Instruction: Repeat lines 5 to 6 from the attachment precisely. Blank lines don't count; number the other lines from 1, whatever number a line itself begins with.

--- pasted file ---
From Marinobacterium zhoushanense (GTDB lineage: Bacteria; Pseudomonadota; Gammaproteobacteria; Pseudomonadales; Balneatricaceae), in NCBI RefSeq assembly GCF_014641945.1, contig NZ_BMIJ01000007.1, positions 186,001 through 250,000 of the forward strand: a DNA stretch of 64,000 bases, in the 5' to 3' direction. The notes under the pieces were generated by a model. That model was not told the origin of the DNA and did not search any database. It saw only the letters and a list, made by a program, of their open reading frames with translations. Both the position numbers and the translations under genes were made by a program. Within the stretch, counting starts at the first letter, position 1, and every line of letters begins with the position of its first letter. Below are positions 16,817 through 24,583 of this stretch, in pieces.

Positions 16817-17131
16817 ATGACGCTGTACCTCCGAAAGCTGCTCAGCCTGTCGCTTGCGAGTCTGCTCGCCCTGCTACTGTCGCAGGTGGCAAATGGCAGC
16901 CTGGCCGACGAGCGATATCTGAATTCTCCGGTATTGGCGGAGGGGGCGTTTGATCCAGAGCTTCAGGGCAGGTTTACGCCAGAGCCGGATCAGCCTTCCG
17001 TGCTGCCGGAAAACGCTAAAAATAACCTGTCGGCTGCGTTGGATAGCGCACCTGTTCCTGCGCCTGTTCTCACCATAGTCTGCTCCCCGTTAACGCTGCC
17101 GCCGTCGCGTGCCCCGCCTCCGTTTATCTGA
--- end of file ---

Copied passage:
17001 TGCTGCCGGAAAACGCTAAAAATAACCTGTCGGCTGCGTTGGATAGCGCACCTGTTCCTGCGCCTGTTCTCACCATAGTCTGCTCCCCGTTAACGCTGCC
17101 GCCGTCGCGTGCCCCGCCTCCGTTTATCTGA